What I learned from writing the book proposal for my memoir
I got so many questions about the book proposal I recently submitted as part of a retreat I took last year with London-based agent Jacq Burns, that I felt compelled to share with you what I learned from the specific process of writing a book proposal for a memoir.
Let’s start with the obvious.
Why do you need a book proposal?
Book proposals are used to sell non-fiction books.
If you are writing a novel you don’t need a book proposal. You will need a complete manuscript and a query letter.
Non-fiction books, ie. a self-help book or a memoir, can be sold on the strength of a proposal and about 3 sample chapters. However, this is rare for first-time authors. Since this is my first memoir (and my first non-academic book) I aim to have the entire memoir written before I actually submit the proposal.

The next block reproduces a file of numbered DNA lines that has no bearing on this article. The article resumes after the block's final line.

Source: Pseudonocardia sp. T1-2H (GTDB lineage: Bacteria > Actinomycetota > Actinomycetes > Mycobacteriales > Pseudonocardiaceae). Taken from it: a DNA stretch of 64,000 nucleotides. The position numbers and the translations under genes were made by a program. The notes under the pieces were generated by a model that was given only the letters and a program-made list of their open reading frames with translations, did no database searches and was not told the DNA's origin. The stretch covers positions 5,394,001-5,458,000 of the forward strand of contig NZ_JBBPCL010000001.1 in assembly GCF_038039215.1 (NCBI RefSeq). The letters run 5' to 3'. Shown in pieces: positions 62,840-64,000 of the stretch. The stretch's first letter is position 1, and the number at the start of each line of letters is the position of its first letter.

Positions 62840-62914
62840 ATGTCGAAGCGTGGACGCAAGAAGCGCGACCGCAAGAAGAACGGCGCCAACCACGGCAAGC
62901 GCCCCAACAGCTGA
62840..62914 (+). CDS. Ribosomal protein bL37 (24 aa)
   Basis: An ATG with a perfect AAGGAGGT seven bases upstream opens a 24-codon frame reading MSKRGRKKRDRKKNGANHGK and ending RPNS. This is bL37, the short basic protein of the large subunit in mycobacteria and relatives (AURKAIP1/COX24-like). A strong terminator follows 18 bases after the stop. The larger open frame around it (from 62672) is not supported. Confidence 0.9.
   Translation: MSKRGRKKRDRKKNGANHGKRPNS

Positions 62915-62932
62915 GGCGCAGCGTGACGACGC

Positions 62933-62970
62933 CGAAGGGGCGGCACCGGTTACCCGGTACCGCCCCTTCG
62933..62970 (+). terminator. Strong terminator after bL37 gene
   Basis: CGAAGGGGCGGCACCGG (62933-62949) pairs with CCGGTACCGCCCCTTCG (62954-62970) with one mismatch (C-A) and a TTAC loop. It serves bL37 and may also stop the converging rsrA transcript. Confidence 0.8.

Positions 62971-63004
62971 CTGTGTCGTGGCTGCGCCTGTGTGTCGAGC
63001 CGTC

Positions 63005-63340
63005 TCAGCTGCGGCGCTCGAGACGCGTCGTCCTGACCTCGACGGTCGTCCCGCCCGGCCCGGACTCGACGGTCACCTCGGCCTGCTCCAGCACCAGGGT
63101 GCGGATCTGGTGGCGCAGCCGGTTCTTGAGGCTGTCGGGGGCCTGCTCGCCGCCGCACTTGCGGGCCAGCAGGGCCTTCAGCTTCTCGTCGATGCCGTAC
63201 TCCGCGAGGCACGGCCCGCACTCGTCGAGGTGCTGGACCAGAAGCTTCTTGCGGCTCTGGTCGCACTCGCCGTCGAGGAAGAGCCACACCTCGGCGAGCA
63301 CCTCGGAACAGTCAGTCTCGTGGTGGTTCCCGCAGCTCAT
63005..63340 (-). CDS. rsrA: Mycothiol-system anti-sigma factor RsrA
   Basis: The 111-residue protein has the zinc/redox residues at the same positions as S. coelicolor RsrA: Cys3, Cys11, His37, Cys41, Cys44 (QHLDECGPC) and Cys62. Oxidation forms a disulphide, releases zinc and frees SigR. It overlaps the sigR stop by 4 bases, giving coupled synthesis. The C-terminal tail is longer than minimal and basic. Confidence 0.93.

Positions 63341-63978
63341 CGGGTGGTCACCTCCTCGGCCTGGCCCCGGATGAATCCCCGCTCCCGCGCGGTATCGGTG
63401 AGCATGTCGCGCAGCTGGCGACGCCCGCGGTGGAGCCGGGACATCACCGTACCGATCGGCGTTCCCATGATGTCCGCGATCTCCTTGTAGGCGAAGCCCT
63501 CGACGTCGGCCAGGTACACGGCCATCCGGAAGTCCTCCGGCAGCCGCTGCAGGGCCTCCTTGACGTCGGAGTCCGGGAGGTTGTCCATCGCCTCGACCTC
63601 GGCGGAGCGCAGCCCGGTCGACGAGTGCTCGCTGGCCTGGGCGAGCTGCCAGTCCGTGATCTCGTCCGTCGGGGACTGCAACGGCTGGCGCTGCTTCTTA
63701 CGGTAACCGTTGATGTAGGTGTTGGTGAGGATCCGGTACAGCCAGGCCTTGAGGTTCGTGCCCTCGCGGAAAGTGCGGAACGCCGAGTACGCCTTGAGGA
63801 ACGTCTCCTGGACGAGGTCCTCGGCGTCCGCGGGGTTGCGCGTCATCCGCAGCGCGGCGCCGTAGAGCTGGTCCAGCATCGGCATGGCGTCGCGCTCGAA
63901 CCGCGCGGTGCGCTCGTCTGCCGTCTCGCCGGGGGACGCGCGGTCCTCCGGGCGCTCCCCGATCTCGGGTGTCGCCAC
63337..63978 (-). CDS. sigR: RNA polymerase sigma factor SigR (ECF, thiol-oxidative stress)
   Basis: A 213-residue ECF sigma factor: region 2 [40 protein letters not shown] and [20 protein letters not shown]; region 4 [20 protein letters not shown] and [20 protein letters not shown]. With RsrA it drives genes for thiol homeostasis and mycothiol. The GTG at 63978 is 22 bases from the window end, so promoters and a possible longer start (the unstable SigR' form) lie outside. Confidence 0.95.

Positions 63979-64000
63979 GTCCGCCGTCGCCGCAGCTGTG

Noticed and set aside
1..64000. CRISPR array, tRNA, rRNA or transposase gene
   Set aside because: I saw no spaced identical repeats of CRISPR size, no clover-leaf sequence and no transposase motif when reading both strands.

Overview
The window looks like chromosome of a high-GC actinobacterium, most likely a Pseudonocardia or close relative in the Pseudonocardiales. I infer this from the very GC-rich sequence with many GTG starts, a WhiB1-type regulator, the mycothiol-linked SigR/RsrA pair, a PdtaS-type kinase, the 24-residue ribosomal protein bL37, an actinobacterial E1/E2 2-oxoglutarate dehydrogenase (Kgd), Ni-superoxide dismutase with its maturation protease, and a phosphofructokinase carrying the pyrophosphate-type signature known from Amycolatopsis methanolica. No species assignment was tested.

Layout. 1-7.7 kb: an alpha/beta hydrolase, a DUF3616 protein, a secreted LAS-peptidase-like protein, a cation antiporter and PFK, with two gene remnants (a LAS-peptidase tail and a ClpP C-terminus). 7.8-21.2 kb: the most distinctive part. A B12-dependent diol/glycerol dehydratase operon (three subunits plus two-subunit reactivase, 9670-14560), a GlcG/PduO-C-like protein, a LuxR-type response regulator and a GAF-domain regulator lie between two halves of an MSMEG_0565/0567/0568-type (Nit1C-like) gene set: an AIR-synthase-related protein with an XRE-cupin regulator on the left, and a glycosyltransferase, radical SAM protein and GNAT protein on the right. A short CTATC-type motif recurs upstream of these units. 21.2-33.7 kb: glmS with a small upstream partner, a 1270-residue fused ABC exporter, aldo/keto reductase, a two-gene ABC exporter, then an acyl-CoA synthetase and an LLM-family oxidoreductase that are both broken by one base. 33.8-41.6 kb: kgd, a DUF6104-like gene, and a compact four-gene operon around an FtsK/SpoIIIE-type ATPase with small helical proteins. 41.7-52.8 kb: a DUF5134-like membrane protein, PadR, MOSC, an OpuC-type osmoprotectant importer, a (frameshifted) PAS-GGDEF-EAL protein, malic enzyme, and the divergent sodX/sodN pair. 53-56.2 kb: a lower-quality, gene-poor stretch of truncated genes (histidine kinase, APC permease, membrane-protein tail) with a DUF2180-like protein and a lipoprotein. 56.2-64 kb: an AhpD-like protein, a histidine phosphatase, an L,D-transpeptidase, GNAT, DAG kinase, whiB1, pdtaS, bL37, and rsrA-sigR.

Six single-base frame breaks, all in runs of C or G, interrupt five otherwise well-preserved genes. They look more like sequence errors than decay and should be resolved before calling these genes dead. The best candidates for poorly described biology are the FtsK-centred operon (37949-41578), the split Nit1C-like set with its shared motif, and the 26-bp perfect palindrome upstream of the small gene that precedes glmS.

The first thing I learned about preparing a book proposal is that it’s a lot of work! But it is also super useful in helping with fine-tuning your overall idea and structure and I encourage you to start thinking about your proposal early. I wish I had been that smart!
What is a book proposal?
Essentially a book proposal is a sales pitch. You are trying to convince an agent and a publisher of the saleability of your book. This may come as a surprise, but when it comes to non-fiction books, your ability as a writer isn’t as important as the marketability of your book, your professional expertise or your platform. Although, when it comes to memoir, which is typically written as narrative non-fiction, your storytelling ability has to shine and your writing needs to be top notch.